Manila Archbishop Luis Antonio Cardinal Tagle, moved to tears by the pork barrel scam during a recent news conference, joined the gathering at Luneta on Monday and called on citizens to be heroes and to prove that Filipinos are honorable.
“Honorable people are those who fear God, respect life, value their fellowmen, care for the country, and respect nature,” Tagle said.
“The honorable self must prevail,” he said.
Tagle also called on the people to care for the poor as their fellowmen and to listen to the pulse of the nation. They must listen to God as well, he added.
Fr. Anton Pascual, in his homily during Mass at the park, said people must be vigilant, and that eternal vigilance was the price of democracy.
Pascual also said that if people want good government, it must start with the individual, who should shun corrupt acts as well.
“Structural evil is rooted in personal evil,” Pascual said.
The Luneta gathering failed to attract 1 million people, but Bretaña said the million mark was not the point of the event.
The point, she said, is to help people find their voices and act as one.
The Luneta protest started with a post from music executive producer Ito Rapadas, who called for a million people march because of his frustration over news that the lawmakers’ pork barrel allocations, coming from taxes paid by ordinary working citizens, were channeled into ghost projects and ended up in the pockets of greedy politicians.
Rapadas’ post was shared by friends, including musician Monet Silvestre. Bretaña saw the post and suggested that it be held at Luneta Park on Aug. 26, National Heroes’ Day.
Her idea was shared on Facebook and quickly gained online support, with people she did not know vowing to join the march and offering to help organize the protest.
Silvestre said the response of the people gave him goosebumps. It showed that Filipinos, though coming from different economic backgrounds and political and social affiliations, could unite for a common cause.
Rapadas played down the failure of the event to attract one million people.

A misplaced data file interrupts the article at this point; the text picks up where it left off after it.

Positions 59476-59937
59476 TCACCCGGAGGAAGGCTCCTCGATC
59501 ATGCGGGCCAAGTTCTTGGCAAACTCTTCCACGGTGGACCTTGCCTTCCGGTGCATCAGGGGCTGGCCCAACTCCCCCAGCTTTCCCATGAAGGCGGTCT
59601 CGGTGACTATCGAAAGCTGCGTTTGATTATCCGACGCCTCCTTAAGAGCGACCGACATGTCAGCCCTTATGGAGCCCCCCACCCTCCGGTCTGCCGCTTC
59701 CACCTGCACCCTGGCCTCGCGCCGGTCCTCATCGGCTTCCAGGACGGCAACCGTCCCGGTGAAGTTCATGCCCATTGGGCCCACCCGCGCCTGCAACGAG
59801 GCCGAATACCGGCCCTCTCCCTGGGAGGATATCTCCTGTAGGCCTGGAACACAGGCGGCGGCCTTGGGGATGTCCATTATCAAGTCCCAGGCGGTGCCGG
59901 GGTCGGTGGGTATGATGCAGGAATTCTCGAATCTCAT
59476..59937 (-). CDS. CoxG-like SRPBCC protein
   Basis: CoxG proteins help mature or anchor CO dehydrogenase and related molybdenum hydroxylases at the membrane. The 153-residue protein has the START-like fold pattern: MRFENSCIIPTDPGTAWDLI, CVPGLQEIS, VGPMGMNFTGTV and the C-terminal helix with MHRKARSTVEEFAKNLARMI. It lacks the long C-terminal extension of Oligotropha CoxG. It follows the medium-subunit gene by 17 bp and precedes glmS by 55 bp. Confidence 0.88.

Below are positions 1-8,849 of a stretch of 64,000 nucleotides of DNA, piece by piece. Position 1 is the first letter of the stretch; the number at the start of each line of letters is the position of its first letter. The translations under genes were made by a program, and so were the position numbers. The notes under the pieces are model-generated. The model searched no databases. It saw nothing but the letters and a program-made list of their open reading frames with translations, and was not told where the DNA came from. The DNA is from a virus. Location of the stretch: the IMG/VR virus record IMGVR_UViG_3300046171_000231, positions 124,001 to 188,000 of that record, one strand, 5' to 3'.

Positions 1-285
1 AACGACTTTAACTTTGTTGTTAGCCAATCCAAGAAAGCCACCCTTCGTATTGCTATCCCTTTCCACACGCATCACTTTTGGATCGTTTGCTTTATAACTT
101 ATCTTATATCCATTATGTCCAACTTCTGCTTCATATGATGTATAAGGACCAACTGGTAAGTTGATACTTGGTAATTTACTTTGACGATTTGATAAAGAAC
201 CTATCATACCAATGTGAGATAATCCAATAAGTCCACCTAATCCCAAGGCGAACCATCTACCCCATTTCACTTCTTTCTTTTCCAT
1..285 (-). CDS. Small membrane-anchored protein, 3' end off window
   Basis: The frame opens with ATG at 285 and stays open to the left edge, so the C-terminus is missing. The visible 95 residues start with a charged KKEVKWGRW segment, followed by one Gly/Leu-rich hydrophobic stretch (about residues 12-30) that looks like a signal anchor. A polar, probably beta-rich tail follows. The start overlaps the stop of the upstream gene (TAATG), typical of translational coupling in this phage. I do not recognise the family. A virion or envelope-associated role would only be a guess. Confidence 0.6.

He said he used “million” in his post because it was a good round number and an effective mental tool.
Despite the anger, the Luneta “pocket picnic” was festive and full of humor, in true Filipino fashion.
The costume of comedian Juana Change—a pig mask, a plunging red top, and a barrel around her waist—was a crowd drawer.
Also proving a big hit with the crowd was comedian Jograd de la Torre, who sang his parody song “Kawatan” about the pork barrel scandal, set to the tune of the popular hit “Price Tag.”
What’s next? Boycott?
For the marchers, the protest was only the beginning, as talk of what should come next had begun.
A group of employees at music companies gathered at one corner of Burnham Green was overheard suggesting a boycott of taxes if the people’s demand for the abolition of the pork barrel went unheeded.
“If we just sign up for the campaign, what happens next? By April and no one involved in this mess is in jail, or the reforms we are asking for are not done, let’s just stop paying our taxes,” said musician Mike Villegas.
After the event, the park management was glad to find that the organizers kept their word and cleaned up before leaving.
Very disciplined ralliers
Kenneth Montegrande, spokesman for the National Parks Development Council, said he had seen protesters carrying garbage bags and picking up trash.
Francis Martinez, head of the Parkway Clearing Group of the Metropolitan Manila Development Authority (MMDA), said only a truckload of trash was removed from the park after the protest.
“Compared to other ralliers, they were very disciplined. They even put out their own boxes for trash,” Martinez said.
There were no untoward incidents during the protest. The metropolitan police, which had put its 18,000-strong force on full alert, said the Luneta gathering was peaceful.—With reports from Erika Sauler and Jaymee T. Gamil